Extreme Reusability on Oracle Wiki

I’ve posted what is now very nearly an exact copy of my Extreme Reusability series (Part I, Part II) to the ADF Methodology section of the Oracle Wiki here. Why am I putting two separate copies up on the web?

Well, I’m going to use the copy on my blog as a version of Extreme Reusability that I have control over. I’m sure my understanding of the methodology will evolve over time, and I’ll continue to post updates as it does; I also hope that you all will continue to post comments on it here. The version on the Wiki, however, is, more or less, a donated snapshot to the community. All I particularly ask is that people maintain the links I’ve put in it to the two blog posts where I first laid the methodology out. Other than that, the content is fair game for anyone who has ideas, responses, etc.

I’m sick, so no actual substantive post this week–this’ll be it until next Monday.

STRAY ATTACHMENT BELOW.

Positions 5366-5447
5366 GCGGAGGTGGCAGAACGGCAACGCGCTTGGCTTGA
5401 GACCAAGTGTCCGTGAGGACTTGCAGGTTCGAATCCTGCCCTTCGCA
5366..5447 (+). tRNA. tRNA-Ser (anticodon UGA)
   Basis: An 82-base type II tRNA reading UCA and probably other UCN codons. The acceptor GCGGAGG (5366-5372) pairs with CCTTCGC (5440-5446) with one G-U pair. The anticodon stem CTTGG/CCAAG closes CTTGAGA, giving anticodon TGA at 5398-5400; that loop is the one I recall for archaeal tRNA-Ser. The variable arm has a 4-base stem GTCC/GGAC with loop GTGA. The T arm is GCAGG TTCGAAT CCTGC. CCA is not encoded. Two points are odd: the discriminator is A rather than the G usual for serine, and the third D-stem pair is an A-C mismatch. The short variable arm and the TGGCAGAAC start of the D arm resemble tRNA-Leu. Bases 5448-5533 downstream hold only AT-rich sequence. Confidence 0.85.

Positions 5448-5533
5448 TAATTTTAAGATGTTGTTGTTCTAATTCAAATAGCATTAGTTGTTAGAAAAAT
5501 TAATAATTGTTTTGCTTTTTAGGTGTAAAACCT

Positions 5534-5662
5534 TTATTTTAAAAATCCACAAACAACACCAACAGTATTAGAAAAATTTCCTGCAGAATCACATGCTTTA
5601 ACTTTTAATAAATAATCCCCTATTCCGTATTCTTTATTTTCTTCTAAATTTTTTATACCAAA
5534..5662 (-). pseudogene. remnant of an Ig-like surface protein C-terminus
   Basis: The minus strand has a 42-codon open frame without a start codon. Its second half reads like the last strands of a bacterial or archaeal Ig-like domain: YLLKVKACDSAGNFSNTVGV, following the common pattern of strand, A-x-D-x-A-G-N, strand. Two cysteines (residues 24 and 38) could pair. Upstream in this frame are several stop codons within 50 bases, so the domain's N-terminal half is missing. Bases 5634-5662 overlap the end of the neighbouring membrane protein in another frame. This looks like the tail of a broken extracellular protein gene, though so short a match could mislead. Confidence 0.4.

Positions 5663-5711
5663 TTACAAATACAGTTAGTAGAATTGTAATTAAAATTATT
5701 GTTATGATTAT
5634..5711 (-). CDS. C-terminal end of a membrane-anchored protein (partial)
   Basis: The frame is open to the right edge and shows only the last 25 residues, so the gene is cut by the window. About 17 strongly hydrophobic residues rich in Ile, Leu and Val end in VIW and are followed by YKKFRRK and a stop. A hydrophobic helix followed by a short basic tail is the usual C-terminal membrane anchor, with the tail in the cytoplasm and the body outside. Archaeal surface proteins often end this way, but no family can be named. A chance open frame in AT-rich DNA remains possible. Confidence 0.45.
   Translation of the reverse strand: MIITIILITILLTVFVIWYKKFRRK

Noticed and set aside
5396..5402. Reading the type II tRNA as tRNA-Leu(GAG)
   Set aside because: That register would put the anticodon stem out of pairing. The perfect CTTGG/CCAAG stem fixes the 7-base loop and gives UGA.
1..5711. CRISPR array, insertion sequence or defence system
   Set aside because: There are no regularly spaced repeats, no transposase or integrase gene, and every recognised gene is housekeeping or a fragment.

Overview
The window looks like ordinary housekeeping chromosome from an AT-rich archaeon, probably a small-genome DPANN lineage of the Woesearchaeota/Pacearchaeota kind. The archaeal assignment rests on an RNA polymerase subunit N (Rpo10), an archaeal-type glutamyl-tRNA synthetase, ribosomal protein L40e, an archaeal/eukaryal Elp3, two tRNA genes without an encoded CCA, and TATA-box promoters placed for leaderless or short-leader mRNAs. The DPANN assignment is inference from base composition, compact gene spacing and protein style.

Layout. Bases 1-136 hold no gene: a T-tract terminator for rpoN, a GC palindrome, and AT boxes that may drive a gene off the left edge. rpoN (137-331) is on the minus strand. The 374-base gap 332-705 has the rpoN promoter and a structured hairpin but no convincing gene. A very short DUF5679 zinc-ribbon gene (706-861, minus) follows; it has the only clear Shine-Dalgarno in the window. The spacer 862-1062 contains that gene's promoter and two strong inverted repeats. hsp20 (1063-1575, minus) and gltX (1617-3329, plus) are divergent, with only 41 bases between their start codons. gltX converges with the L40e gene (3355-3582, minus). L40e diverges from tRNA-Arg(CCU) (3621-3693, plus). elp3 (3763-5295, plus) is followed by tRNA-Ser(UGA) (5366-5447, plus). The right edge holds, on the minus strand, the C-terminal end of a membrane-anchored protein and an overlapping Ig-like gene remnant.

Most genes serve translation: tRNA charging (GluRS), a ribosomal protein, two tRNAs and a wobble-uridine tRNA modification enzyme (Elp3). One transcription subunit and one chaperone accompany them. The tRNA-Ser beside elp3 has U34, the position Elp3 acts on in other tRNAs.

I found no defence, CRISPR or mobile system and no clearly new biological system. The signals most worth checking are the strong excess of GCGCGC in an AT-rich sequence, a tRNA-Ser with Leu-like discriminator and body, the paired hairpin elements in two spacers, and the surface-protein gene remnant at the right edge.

2 thoughts on “Extreme Reusability on Oracle Wiki”

  1. Hi Avrom. I was wondering if your extreme reusability can be done in 10g of JDeveloper? I am not able to see EO or VO objects from JAR files. The only way it seems to work is via source file inclusion. Am I missing something? I like the concepts, implementation is a bit of a challenge.

  2. Hi, Brad. Your answer is, “well, sorta a little bit.”

    You can certainly use the “Generalize, Push Up, and Customize” technique that is part of ER–creating framework classes, custom components when appropriate (although IIRC you can’t create custom components declaratively in 10g), etc., and deploy these as ordinary (Java class file-only) JAR files that can be used as libraries. And you can import business components, not as libraries, but as uncompressed (but compiled) packages using the File | Import functionality.

    But 10g has no concept of reusable applications, and honestly the import functionality is a little bit wonky. While I encourage you to Generalize/Push Up/Customize whenever possible, Extreme Reusability as a full development methodology is going to be pretty hard to put into effect without the 11g technologies that, honestly, inspired it: BC libraries, application libraries, task flow calls, declarative custom components, templates, and so on.

    I wish it were otherwise, because I’m not going to glibly tell you to upgrade–I know that for a variety of reasons (investment in Portal, etc), upgrading may just not be feasible for you. But I think you have to regard the usability of this methodology as another piece of 11g bling.

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